12. 12. RISK ASSESSMENT Assessing and understanding risk is important in any project from both a Project Management and Change Management perspective. According to Prosci research,2 the greatest management obstacles are: 1. Ineffective change sponsorship from senior leaders. 2. Resistance to the change from employees. 3. Insufficient change management resources and funding. 4. Middle management resistance. 5. Poor project management. 6. Ineffective communications. 7. A culture resistant to change. A good practice is to run a risk register, which is regularly updated throughout the project. You can’t possibly think of everything, however it’s amazing how many times on reflection, you see things coming but were so caught up in what you were doing, you just didn’t get to it. Better to call it out than ignore the possibility of it eventuating. 2.3. CHANGE MANAGEMENT COMMUNICATION PLAN Communication for projects driving change is a priority. Consideration must be given to align the messaging for stakeholders - internal (employees, leaders, etc.) and external (Board, Customers, Partners, etc.). Communications are best sent by leaders that are passionate, committed and“Build success credible. Key messages regarding organisational change are best coming fromstories and quick the Executive Leader, and messages relating to day to day changes to people’swins into your roles coming from immediate supervisors and managers. For consistency ofcommunication results throughout your project make sure that you communicate regularly withplan to keep employees (even when it seems there’s nothing of note to communicate), andmomentum andexcitement alive. what gets communicated gets done.Celebratingsuccess shows Plan for what needs to be communicated and when – what the change willpeople they’re on mean to the employee, why it’s being done, what is changing and what staysthe right track and the same; how it will impact the organisation and potentially their customers; andbeing appreciated.” how they can prepare for the change. Build success stories and quick wins into your communication plan (big and small) to keep momentum and excitement alive regarding achieving the goal. Celebrating success shows people they’re on the right track and being appreciated. There are many mediums at your disposal for communicating. Video is increasingly becoming a way of messaging that is more powerful when face to 2 Prosci’s 2009 Best Practices in Change Management benchmarking report 12 Transitioning to Shared Services: Designing a Change Strategy that enables success from Day One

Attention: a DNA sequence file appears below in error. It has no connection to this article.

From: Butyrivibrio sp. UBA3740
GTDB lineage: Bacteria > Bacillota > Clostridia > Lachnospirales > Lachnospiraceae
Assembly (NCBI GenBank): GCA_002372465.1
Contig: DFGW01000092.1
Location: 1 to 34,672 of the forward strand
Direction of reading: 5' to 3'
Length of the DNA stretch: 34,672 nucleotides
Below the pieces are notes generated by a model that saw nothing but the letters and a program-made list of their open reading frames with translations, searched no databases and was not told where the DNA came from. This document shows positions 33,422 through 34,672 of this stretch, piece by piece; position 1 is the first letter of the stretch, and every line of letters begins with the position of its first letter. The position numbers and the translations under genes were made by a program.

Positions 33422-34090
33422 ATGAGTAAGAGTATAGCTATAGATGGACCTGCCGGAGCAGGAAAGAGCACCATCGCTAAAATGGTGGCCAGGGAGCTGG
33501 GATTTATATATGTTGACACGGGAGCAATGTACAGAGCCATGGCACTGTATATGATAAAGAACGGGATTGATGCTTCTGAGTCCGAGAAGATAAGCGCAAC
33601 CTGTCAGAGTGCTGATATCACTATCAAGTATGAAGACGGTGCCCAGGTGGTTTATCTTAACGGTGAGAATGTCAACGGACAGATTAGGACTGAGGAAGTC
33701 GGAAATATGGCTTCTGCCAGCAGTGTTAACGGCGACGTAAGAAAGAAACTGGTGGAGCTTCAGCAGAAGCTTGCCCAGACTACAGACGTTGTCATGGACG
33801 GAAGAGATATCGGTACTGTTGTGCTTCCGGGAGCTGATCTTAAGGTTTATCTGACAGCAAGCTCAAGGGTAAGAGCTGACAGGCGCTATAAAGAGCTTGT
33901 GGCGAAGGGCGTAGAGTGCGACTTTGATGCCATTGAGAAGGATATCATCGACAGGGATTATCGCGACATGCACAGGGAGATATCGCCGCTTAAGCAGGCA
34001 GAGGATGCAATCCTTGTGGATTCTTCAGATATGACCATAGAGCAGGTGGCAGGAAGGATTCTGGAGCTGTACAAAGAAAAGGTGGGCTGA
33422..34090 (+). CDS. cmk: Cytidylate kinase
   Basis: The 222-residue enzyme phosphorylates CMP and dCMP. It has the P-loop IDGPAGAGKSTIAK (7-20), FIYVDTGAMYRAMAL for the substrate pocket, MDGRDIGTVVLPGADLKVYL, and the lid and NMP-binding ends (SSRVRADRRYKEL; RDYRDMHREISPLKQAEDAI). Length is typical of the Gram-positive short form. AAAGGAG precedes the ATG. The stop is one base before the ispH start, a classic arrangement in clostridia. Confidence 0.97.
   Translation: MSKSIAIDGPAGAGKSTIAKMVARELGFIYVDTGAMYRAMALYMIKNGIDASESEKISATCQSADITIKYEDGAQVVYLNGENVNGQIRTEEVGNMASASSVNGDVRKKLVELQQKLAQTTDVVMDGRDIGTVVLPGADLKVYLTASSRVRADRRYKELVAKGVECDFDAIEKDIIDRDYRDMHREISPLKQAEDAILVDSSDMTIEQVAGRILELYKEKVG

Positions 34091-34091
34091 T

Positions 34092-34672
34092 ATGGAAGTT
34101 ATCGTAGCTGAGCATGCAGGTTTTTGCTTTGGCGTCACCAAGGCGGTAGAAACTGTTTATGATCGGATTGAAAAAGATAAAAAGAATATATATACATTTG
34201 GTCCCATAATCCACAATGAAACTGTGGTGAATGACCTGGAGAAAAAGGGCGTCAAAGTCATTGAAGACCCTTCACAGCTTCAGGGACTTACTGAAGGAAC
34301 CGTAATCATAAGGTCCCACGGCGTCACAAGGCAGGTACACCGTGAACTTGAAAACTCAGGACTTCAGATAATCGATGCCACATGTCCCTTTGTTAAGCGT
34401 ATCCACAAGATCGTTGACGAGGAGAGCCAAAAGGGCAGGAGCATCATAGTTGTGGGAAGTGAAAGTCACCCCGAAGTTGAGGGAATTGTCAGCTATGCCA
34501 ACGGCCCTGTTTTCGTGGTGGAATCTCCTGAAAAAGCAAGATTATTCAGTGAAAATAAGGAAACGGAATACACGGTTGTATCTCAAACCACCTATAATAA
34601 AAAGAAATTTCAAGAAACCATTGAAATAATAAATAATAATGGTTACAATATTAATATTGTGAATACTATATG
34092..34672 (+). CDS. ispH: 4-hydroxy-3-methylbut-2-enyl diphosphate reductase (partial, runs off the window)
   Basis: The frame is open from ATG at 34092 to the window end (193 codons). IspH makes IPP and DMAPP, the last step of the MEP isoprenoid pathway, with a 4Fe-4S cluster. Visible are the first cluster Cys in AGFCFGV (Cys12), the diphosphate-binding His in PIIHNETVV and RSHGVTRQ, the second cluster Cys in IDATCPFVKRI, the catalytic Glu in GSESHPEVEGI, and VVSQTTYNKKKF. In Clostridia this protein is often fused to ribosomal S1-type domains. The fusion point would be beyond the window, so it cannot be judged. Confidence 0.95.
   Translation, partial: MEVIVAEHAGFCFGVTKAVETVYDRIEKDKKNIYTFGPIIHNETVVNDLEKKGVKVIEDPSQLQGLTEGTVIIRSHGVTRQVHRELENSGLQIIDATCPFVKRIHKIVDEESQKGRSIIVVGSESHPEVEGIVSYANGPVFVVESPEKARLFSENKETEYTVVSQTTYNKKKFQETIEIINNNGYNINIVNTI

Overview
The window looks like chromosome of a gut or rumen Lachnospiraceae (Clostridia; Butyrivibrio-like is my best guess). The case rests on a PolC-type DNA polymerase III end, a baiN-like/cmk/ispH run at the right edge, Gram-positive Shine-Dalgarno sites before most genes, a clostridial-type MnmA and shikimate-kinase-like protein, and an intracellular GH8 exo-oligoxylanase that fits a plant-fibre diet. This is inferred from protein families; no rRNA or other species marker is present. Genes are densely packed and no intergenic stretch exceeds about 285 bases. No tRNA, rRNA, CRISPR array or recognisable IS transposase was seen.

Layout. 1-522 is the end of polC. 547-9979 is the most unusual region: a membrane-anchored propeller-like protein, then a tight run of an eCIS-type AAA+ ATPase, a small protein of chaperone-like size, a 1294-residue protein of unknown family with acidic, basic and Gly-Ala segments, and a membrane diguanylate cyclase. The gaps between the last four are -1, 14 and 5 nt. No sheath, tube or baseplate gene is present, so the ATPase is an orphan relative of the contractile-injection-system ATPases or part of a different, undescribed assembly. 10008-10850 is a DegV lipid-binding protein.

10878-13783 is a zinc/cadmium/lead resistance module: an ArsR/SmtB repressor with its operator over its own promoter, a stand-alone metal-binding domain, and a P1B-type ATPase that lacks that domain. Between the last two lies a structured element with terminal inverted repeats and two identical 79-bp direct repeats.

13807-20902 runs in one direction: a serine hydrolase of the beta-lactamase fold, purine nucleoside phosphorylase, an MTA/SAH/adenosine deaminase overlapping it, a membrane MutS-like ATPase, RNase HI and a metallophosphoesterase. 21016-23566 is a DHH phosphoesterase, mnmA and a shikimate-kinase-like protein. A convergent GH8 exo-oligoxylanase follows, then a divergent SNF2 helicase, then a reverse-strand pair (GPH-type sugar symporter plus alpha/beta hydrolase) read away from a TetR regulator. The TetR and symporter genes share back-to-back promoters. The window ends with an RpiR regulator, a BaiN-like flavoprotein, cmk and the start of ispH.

13. 13. face is not always possible. It’s critical to choose the right medium for the right audience and right message. STAKEHOLDER MANAGEMENT Stakeholder management can be complex, particularly if you have vastly different types of stakeholders groups. One of the risks in managing change is the tendency to manage the stakeholders that are closest to you, but they are all equally important. Know who your stakeholders are, know what they need, what they will respond best to and who is best to manage them. Aligning the appropriate Leaders and Sponsors to manage stakeholders will provide a better chance of engaging your stakeholder groups. Credibility and communication are key to success – both in getting the stakeholders communicating with you, and you communicating with your stakeholders. Communicating through a one way stream impedes the ability to effectively manage expectations and can create a platform for resentment if input is not sought. Stakeholders that are well informed and managed are more inclined to commit to the entire journey and offer support throughout. TRANSITIONING – COACHING AND SUPPORTING Too often change management is considered merely the user training component of project management. As reinforced in the Change Management Map, you will see that it is much more, as are the individual and team development needs of the people that are going through the change. To effectively build capability that is aligned with what is required to successfully get to and maintain the future state, the business needs to understand where the gaps are and how to bridge them. Some of the capability gaps will be fulfilled with specific ‘user’ training but the majority of capability building is achieved through coaching and mentoring of business leaders, and key stakeholders. Investing time, energy and funds into the development of leaders within the business, helps them to effectively develop those reporting into them and provides people with support in moving to the unknown and dealing with issues in real time. The key thing to remember is that your leaders are also going through their own personal change journey and may be reacting and resisting to change just as much as their subordinates are, whilst trying to ‘keep face’. Providing them with a safe coaching environment where they can work through their frustrations and concerns helps them to offer the same support to their teams. TEAM DEVELOPMENT No-one can implement a shared service alone. It requires teams that work together, collectively and cohesively to drive outstanding results. Therefore team development needs to feature in your Change Management design, and be refined as you go along. If it isn’t in the planning phase then chances are the team development may be delayed or forgotten entirely, negatively impacting13 Transitioning to Shared Services: Designing a Change Strategy that enables success from Day One